How to Handle Even the Worst Radiation Therapy Side Effects

April 29, 2021

Some of the most painful side effects of cancer and its treatment occur with radiation therapy. Although patients may find the effects emotionally devastating, nurses can help take a proactive management approach by preparing patients for what’s ahead. Annette Quinn, RN, MSN, from the University of Pittsburgh Hillman Cancer Center, outlined the most common but distressing side effects and tips for managing them during a session held on April 29, 2021, for the 46th Annual ONS Congress™.

Educate, Reassure, and Advise

The same mechanisms that are at work to enable radiation to kill cancer cells also causes the body’s inflammatory response that leads to side effects such as radiodermatitis, oral mucositis, lung pneumonitis and fibrosis, and brain toxicity. Although most effects resolve following treatment, some can persist for years after, Quinn said.

One of the most common side effects is radiodermatitis. In the acute phase (within 90 days of initiating radiation therapy), patients may experience mild erythema, sustained hyperpigmentation, a sunburn effect, and moist desquamation. The condition is considered chronic if it occurs more than 90 days following radiation and may lead to scarring and retraction, ulcers, and skin tumors.

Quinn said that patients with obesity, poor nutrition, chronic sun exposure, history of smoking, and who are older and female are at greater risk to develop radiodermatitis, and it’s also associated with use of certain medications such as doxorubicin, taxanes, and antibiotics.

Nursing Interventions for Radiodermatitis

The first recommendation for patients is to practice good general skincare:

The goals of skin care during radiation therapy are:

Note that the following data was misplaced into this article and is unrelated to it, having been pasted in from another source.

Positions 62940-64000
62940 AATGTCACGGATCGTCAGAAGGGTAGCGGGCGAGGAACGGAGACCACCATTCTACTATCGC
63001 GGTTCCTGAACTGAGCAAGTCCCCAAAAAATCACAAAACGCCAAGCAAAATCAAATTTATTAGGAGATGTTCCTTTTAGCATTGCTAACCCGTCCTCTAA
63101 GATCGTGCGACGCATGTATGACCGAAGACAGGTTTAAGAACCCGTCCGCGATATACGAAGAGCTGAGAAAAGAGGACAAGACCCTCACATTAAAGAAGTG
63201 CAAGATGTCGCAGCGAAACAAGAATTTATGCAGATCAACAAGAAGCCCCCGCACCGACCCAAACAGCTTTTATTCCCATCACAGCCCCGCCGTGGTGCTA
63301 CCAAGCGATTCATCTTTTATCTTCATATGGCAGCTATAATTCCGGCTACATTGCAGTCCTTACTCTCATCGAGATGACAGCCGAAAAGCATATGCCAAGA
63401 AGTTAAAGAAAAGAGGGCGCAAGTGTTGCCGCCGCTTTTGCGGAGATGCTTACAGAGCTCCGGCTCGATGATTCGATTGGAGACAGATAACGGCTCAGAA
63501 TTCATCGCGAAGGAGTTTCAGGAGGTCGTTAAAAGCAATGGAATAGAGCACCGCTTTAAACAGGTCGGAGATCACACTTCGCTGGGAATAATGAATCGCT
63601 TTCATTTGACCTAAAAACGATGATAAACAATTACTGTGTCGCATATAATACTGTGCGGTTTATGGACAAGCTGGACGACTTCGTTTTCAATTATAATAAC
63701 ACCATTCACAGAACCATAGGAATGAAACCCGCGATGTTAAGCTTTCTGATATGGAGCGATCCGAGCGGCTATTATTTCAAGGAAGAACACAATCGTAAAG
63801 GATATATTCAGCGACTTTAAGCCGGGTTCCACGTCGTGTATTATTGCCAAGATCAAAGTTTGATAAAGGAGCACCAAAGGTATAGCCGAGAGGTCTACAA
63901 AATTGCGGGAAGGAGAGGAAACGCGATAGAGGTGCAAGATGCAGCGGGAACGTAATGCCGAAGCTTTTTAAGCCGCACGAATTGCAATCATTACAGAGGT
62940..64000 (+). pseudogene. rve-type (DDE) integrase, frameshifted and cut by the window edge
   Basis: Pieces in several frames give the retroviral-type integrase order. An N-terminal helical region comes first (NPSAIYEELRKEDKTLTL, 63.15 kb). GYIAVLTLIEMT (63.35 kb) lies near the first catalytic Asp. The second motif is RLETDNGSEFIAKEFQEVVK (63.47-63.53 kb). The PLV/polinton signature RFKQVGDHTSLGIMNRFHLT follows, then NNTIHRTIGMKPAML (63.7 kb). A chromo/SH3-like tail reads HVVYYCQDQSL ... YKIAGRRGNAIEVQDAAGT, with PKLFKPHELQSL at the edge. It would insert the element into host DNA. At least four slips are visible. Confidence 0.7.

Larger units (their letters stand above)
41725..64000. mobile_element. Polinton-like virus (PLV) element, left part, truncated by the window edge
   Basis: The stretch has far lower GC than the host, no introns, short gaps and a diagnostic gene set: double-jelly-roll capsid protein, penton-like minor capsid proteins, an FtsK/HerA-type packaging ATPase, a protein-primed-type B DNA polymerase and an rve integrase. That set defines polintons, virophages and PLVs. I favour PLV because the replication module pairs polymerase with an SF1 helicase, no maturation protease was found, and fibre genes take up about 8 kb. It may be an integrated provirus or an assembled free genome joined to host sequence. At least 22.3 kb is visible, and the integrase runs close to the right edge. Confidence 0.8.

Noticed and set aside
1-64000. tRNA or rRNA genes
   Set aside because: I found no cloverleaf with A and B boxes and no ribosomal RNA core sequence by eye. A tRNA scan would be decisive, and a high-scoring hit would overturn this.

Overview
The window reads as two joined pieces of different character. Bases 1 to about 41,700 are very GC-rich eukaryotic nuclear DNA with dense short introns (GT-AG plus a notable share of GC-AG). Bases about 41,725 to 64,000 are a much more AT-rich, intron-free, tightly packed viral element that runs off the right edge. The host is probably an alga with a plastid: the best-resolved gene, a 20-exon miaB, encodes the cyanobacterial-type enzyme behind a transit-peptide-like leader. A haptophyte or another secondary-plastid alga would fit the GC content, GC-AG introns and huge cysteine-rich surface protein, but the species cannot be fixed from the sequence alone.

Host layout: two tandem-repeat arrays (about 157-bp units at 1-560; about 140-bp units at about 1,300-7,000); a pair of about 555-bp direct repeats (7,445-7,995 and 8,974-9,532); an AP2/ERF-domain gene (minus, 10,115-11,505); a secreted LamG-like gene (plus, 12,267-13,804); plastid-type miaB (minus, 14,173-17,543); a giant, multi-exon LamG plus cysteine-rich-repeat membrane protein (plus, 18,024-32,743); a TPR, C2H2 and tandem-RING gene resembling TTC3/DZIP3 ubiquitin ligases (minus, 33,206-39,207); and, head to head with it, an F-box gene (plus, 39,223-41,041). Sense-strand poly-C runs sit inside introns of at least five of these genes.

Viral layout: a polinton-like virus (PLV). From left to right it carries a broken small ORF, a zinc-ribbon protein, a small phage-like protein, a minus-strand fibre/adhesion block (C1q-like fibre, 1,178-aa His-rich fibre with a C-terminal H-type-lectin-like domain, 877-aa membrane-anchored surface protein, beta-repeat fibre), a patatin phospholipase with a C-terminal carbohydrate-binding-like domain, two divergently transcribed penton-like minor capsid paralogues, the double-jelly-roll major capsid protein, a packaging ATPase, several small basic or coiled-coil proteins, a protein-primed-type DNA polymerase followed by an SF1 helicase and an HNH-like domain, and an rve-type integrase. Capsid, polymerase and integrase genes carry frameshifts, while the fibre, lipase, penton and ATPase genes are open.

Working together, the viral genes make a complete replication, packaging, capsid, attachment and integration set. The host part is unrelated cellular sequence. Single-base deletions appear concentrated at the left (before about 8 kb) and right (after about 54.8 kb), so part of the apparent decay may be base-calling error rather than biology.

Following radiation therapy, the skin produces a greenish or yellow exudate with areas of moist desquamation. Do not clean it off because it assists with the healing process and provides pain relief by bathing the exposed nerve endings, Quinn said. She also recommended a set of interventions based on a Radiation Therapy Oncology Group (RTOG) scale.

Nursing Interventions for Oral Mucositis

Oral mucositis is also a common complication and can impair patients’ ability to eat, swallow, and speak, affecting quality of life. It manifests as mild erythema followed by development of white discolorations, then deep erythema and pseudomembrane formation. Patients may experience spontaneous bleeding.

The only recommended effective intervention for prevention or treatment is consistent oral care protocols, including using a soft toothbrush. Oral mucositis can lead to hospitalization and the need for feeding tubes, so proactively managing it through education and advice is critical.

Quinn provided tips for managing lung pneumonitis and fibrosis, common in breast and cancers, and brain treatment toxicity and cognitive impairment. She recommended exercise as intervention for those side effects.

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